Scott Elbert stays focused on rehab with uncertain future

USA Today Sports

The left-handed Elbert put up a 2.32 ERA in 90 appearances for the Dodgers in 2011-2012, with 63 strikeouts and 22 unintentional walks in 66 innings.

PHOENIX -- The Dodgers have used a franchise-record 27 pitchers this season, but Scott Elbert isn't one of them. The left-handed relief pitcher is rehabbing from Tommy John surgery on in June, at the Dodgers' facility at Camelback Ranch in Arizona, and on Monday joined his teammates in the clubhouse at Chase Field as the Dodgers played the Diamondbacks.

"It's nice, it makes me feel like a baseball player again," Elbert said with a smile.

Elbert was slowed in the second half of 2012 with elbow inflammation, and pitched just four of the Dodgers' final 46 games, spending most of his final two months on two different disabled list stints. He had arthroscopic surgery on Sept. 19, 2012 to cleanup his elbow, then needed another cleanup procedure on Jan. 19.

That second procedure meant nearly all of Elbert's spring training was spent doing rehab, and on March 25 got an injection of platelet-rich plasma into his elbow in hopes that would help the healing process.

For a while it did, as Elbert pitched eight games in 17 days on a minor league rehab assignment for Class-A Rancho Cucamonga and Double-a Chattanooga. But after experiencing pain in his elbow his rehab was shut down, and a meeting with team physician Dr. Neal ElAttrache confirmed a torn ulnar collateral ligament.

He would need Tommy John surgery, the third elbow procedure for Elbert in a 10-month span. The diagnosis was unexpected.

"I didn't think it was that, I thought it was just a strain. But when I got the results and it was 90% torn it was frustrating as heck," Elbert said. "It makes you mad, just because all the rehab I did prior to that was basically a wash now, and I had to start all over. ... In the same sense there is nothing I can do about it. Let's start the rehab and get going on the right track."

Though Elbert felt pain after back-to-back outings on his rehab assignment, he doesn't feel any one event triggered the UCL tear.

"It was just gonna go. It was one of those things that I couldn't do anything to prevent it," Elbert said. "It was gonna go, get broke, fix it again and see what happens."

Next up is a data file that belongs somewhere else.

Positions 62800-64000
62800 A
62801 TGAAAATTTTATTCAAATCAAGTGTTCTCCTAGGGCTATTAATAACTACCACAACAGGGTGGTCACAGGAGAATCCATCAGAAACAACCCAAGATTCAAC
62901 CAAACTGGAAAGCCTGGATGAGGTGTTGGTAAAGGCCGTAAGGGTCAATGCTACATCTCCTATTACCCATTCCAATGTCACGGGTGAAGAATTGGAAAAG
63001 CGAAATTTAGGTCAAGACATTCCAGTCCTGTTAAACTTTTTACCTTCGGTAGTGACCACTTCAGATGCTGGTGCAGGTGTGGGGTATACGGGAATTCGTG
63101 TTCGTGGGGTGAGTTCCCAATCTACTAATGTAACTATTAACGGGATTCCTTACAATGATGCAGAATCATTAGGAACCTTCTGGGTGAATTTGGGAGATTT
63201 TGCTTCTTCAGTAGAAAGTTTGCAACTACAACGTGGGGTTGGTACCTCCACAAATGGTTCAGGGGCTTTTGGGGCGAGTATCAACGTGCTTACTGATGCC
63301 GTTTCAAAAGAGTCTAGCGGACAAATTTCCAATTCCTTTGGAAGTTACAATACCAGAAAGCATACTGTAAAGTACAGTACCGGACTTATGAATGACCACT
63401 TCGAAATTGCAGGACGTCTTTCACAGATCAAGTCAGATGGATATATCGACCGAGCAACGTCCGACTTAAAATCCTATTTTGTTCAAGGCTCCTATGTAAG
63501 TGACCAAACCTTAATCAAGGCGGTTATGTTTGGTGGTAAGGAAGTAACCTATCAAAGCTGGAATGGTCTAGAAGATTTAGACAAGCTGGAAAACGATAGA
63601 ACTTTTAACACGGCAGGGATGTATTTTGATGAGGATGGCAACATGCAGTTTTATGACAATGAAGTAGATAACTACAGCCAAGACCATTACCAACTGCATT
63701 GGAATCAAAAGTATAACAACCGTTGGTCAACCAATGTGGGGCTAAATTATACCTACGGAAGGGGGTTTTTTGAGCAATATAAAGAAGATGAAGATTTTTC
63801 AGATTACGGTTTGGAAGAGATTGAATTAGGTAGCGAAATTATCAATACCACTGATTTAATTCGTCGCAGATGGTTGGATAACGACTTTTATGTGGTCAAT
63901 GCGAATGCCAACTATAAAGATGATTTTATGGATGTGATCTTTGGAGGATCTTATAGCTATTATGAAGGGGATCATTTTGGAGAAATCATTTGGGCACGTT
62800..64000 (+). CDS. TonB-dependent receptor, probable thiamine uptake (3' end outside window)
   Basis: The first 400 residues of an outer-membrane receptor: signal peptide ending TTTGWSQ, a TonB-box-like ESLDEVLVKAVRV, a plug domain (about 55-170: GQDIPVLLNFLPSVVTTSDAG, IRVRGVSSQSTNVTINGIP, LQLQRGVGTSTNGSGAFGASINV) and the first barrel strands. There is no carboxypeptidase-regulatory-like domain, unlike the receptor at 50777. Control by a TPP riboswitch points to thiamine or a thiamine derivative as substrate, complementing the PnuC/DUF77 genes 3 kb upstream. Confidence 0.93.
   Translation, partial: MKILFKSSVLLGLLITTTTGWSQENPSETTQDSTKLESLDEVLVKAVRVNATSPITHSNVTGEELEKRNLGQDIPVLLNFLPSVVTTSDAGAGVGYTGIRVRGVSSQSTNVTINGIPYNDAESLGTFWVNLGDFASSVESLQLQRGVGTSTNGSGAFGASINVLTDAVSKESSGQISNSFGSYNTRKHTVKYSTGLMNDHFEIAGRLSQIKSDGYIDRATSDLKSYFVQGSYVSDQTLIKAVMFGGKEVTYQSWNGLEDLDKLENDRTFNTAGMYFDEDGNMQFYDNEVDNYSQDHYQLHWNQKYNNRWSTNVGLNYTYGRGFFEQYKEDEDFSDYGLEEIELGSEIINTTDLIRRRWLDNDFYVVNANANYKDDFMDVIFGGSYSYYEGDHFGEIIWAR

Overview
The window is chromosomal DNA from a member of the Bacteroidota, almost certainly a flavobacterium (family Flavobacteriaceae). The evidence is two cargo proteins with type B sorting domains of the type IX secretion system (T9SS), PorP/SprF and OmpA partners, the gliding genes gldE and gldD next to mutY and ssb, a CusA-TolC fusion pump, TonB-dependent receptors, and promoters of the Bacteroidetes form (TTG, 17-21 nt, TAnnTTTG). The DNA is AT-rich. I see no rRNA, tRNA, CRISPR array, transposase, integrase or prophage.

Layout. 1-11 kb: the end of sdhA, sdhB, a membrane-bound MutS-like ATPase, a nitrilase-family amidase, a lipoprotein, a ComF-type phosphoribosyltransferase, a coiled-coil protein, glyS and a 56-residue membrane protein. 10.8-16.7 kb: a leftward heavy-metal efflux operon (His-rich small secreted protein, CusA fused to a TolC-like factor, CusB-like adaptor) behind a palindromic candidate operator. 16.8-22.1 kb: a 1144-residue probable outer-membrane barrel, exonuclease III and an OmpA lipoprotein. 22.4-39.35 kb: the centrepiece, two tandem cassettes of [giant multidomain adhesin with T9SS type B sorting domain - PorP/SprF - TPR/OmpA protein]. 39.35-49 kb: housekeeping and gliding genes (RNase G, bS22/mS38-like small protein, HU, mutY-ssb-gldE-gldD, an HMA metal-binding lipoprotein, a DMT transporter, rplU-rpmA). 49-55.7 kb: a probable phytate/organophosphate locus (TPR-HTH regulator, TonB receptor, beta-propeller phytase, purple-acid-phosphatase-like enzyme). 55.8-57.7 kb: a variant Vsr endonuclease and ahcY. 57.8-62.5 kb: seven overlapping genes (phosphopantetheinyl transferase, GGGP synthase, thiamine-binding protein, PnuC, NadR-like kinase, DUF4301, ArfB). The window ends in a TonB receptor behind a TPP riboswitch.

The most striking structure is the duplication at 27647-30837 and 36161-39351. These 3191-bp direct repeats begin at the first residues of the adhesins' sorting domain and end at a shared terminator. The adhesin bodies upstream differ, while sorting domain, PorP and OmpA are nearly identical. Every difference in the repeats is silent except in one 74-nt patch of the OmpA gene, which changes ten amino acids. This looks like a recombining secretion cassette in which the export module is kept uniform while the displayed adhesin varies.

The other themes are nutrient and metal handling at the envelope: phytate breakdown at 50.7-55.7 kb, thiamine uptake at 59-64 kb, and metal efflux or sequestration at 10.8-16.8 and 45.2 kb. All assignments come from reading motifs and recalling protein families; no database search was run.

The positive attitude has served Elbert well, especially since in addition to the remainder of 2013, most of his 2014 season will be spent rehabbing. The diagnosis for a return to a major league mound after Tommy John surgery is a range of 12-18 months, though it varied by pitcher.

"I just basically take it one day at a time," Elbert said. "As long as I continue feeling good, I feel like the process is going to be faster, more like 12 months than 18 months."

Elbert said he is about two weeks from throwing again, which will consist at first of light tossing. Eventually he will progress into a throwing program, with the goal of throwing off flat ground before reporting to spring training in February. Elbert said he expects to be able to throw bullpen sessions during spring training in 2014.

But that's if he is still a Dodger next year. Elbert is arbitration eligible, and though after missing more than a year likely won't cost much he could fall victim to the harsh realities of baseball and get non-tendered, considering his availability for the 2014 campaign is very much uncertain.

But Elbert, who turned 28 on Aug. 13, has the same positive attitude about his future contract status that he has in dealing with his rehab.

"I haven't really thought about it just for the fact that it's not in my hands right now. I hope for the best, obviously," he said. "We'll see what happens in the offseason. I want to stay here."

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